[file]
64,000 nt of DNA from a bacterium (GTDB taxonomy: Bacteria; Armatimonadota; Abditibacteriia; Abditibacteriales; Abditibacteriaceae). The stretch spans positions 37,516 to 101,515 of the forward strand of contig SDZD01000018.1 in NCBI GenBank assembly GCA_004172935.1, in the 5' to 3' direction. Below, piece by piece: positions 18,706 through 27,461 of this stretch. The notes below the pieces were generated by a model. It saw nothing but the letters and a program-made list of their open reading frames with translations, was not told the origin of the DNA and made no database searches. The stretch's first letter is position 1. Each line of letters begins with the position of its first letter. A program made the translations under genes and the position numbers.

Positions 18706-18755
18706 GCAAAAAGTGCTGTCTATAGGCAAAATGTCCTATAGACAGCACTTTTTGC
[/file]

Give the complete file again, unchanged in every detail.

64,000 nt of DNA from a bacterium (GTDB taxonomy: Bacteria; Armatimonadota; Abditibacteriia; Abditibacteriales; Abditibacteriaceae). The stretch spans positions 37,516 to 101,515 of the forward strand of contig SDZD01000018.1 in NCBI GenBank assembly GCA_004172935.1, in the 5' to 3' direction. Below, piece by piece: positions 18,706 through 27,461 of this stretch. The notes below the pieces were generated by a model. It saw nothing but the letters and a program-made list of their open reading frames with translations, was not told the origin of the DNA and made no database searches. The stretch's first letter is position 1. Each line of letters begins with the position of its first letter. A program made the translations under genes and the position numbers.

Positions 18706-18755
18706 GCAAAAAGTGCTGTCTATAGGCAAAATGTCCTATAGACAGCACTTTTTGC